Whether any of this work could be said to have created surplus value is dubious, it was by and large an aid to financial PR which creams off a margin of surplus value it has not itself created. Spin they call it these days. The work, however, was profitable, and the company grew even before I left. As an individual I found its intensity less onerous, though night-shift work is bad for your health whatever the job, the evidence is legion. What it shared with the hard-copy business was its dependence on loyalty to fellow workers. Team loyalty, or in our case, shift loyalty was factored into the accounts consciously or not, by the employers. This is hardly special, they say it is how armies work, how even the mass suicides of World War I continued month after month. Don’t let down your mates. In the hard-copy job it was absurd, people tottering into work with the flu and giving it to the rest of us simply because they knew that the night’s mania would be that much the greater without them. A related similarity was knowing that too many ‘misses’ would lose contracts, and that lost contracts would mean job losses.

With the online work there were, however, more ways of avoiding the intensity of labour which the process (writing two line summaries of relevant articles) seemed to demand. Very soon I had developed a set of bland summary templates. Underpaid and intensive as it was, though, it bore no relation to the conditions of work in data-processing shitwork in a Jamaican Export Processing Zone. RSI is a reality, ask anyone who has ever suffered, or see how much corporate money has gone into legally proving that it does not exist. Export Processing Zones almost by definition, rule out health and safety considerations or regulations.


More recently it is another of Marx’s ‘countervailing’ phenomena, the length of the working day, that has attracted most attention. It has come from four directions: social-psychological concerns about ‘work giving meaning to people’s lives’; heroic accounts of how very rich people such as those working for the McKinsey consulting firm or investment banks work very long hours; grasping the material realities of new forms of exploitation – perverted forms like being on call all the time but being paid only for the hours that you work, which is the cruelest manifestation of just-in-time; and Trade Unions now addressing the matter of overtime. Small attention has also been given to cases like Zhang Guo Hua in Cleveland, UK, mentioned above, and in China itself of He Chun-Mei, a 30-year-old woman, both of whom died after working 24-hour shifts. Such realities can provoke only grim mirth at slobbering accounts of Investment Bankers working 15 hour days in the Business and now the Feature pages of newspapers. Working 15 hours a day to make sure they get their cut of the 24-hour days of super-exploitation.

In the UK this emphasis on the length of the working day is hardly surprising given the long-drawn out resistance to the European Union’s 48-hour working directive from the New Labour government and its supposedly ‘Old Labour’ Chancellor. Figures from Prof Carey Cooper Of Lancaster University showed that:

– the UK has the longest working hours in the Western world after the USA, having now surpassed those of Japan.– in the last seven years, coinciding with the reign of New Labour, there has been a significant rise in employees working in excess of 48 hours; from 10 in the late 1990s to 26% in 2005.– since 1992 there has been a leap of 50% in the number of women expected to do a 48 hour week.– estimates in the 2000-2 period suggest that those doing a 60-hour week has increased by one third to approximately 17% of the total workforce.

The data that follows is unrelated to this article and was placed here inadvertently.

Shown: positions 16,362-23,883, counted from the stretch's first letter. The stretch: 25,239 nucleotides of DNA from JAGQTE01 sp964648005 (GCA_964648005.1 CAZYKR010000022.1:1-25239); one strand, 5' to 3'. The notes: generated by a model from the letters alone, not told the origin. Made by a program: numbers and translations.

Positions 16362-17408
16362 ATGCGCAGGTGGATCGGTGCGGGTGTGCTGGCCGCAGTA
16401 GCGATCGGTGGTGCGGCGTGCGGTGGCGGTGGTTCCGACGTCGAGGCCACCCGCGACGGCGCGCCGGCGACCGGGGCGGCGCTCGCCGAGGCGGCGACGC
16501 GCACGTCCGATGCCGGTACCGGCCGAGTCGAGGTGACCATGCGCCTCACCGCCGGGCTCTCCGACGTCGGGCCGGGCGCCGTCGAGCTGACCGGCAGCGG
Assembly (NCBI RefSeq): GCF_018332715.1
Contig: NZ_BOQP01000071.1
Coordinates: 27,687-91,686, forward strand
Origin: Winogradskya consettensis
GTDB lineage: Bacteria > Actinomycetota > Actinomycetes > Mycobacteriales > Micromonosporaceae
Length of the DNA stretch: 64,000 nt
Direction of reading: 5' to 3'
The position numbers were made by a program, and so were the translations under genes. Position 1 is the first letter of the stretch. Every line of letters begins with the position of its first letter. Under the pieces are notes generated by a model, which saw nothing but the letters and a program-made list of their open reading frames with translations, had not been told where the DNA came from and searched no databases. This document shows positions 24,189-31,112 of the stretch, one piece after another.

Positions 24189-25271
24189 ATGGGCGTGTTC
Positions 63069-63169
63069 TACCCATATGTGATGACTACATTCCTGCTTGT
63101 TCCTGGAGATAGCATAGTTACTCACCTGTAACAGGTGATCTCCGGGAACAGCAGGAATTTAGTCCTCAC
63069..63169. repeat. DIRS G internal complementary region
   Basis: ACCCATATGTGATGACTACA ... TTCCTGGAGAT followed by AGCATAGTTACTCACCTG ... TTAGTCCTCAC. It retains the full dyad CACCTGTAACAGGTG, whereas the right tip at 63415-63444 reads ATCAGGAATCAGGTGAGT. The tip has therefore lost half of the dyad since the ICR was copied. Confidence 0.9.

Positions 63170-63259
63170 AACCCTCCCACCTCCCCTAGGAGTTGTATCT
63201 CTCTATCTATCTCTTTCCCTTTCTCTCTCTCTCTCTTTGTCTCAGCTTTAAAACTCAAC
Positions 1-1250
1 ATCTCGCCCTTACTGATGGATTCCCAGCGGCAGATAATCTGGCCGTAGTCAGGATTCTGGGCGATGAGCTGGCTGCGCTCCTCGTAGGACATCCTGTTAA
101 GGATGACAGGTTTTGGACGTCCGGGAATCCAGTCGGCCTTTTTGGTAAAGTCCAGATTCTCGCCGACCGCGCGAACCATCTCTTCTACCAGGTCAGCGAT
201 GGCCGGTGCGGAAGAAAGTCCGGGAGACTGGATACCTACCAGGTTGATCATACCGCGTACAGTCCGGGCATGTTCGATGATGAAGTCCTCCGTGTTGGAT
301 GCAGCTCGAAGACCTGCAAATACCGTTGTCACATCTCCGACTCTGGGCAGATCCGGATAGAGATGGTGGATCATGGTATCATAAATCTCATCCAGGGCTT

Professor Cooper’s inquiry determined that if a person worked consistently long hours it would damage their psychological and physical health. Once again, we are talking ‘burn-out’, and it is here that length of the working day and the intensity of labour (those sure-fire ways of extracting more surplus-value), are likely to have the same effect. Taken in combination, as in the cases of Hu Chen-Mei and Zhang Guo Hua, they are likely to be fatal.

That they may be combined at all reflects the defeats of the labour movement that, for the moment, we are having to live with. In 1979, ‘the winter of discontent’ – as some wisepen had it – I was working as a dustman in South Wales. Our crew had the Swansea areas of Townhill and Mayhill. We had a tough schedule with bins that were always either up or down stairs, and had to be returned when emptied. But the routes, the tasks were fixed, and it was job and finish. It was like going to the gym, we worked at speed and with luck I’d be home and washed by midday. Such a life for workers was obviously intolerable for organised capital. If such a person could work at such speed for 5-6 hours, why not make it eight. Two hours of hanging around would have been intolerable enough, the humiliation and boredom so well described in Ed Dorn’s novel By The Sound, but there was to be none of that. More streets per crew with a small, and conditional pay rise was the result.

If conflict over intensity of labour was often partly transferred into negotiations over wages, this has also been true of the length of the working day, of overtime and how it is paid. If it is unpaid it is a form of increased surplus value as theft. If it is paid at the normal hourly rate, it indicates the relative powerlessness of labour organisation, if it is at time-and-a-quarter or double time, the relative strength. But Unions are now listening to cases of forced overtime even where proper payment has been made. The advantage to a whole range of capitals is obvious. Even if there is a pay incentive, it will be cheaper than hiring new workers or even taking on agency temps. Thus while dockers are ‘sped-up’ by the machinery, truck drivers are forced to work beyond the legal limits.